Children begin to think philosophically when they begin to ask "why?" (Wilks 1995, p. 2). The ability to think critically is acquired by practice. Wilks identifies classroom dialogue as the mode for obtaining such practice by encouraging students to ask, "Are you saying you think …" or "I think you are saying … but I disagree" (1995, p. 4). Using Piaget’s model, Wilks expands classroom dialogue to include critical thinking concepts. Piaget identifies language as a facilitator and guide of thought processes. Critical thinking dialogues can be used to provide students ample opportunity to verbally interact with the teacher and one another. In the social studies classroom, students could discuss current events and debate various aspects of social issues. Piaget notes that concepts arise from exploring the environment and students should be involved in real and relevant activities. Students could hold a mock election and follow the process from voter registration, through party conventions, to voting. Students could interview area residents about a local issue and present the information in a public forum. A third Piaget component of critical thinking is that development proceeds from concrete to symbolic. To aid the critical thinking development process, the curriculum could be written to have students move from manipulation of the concrete to the symbolic. Once students have mastered the basic concepts, they could identify a problem, research components of the problem, take a position for solving the problem and defend that position. Finally, Piaget’s critical thinking model provides teachers with an understanding of how students progress in their logical thoughts. Students could be provided with activities and challenges appropriate to developmental levels (Wilks 1995, p. 1). An example in the social studies classroom could include assisting students to clarify the meaning of what they say and write when they are asked to take a position on an issue or hold a specific point of view (Wilks 1995, p. 5).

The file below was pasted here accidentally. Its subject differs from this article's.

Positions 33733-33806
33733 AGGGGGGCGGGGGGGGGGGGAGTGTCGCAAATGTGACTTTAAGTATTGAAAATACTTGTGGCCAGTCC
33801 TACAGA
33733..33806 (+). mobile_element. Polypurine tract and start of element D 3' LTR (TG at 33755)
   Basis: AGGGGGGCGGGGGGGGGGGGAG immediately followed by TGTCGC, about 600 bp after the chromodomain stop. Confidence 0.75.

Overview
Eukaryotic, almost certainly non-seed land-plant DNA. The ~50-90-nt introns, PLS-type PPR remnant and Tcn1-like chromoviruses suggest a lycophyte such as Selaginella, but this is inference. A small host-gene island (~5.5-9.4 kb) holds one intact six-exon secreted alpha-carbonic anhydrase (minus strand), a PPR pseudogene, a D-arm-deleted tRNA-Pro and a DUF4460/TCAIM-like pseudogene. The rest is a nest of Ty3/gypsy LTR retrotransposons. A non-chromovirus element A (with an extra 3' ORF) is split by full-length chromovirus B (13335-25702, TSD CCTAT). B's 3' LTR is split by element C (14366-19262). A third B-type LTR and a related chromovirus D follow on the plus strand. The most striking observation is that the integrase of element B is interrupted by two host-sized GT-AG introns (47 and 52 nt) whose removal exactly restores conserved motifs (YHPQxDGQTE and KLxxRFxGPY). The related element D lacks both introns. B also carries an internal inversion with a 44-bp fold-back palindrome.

Researchers offer a variety of approaches for teaching critical thinking: establishing a separate course, infusion of critical thinking methods where they fit in a course and embedding critical thinking methods into a course (Doolittle and Hicks 2003; Levstik and Barton 2001; Nosich 2001; Wright 2002). Wright identifies a number of positive results that occur when critical thinking is embedded into the social studies curriculum. He found that embedding critical thinking competencies in social studies lessens the risk of teaching "inert" knowledge or knowledge that is never used outside the classroom (Wright 2002, p. 257). Nosich suggests having students begin to think in the "field," to look at the identified "question" from the point of view of other related disciplines (2001, p. 95). He suggests students consider many of the following contexts when reasoning through a particular question: historic, economic, cultural, linguistic, scientific, personal and social (Nosich 2001, p. 98).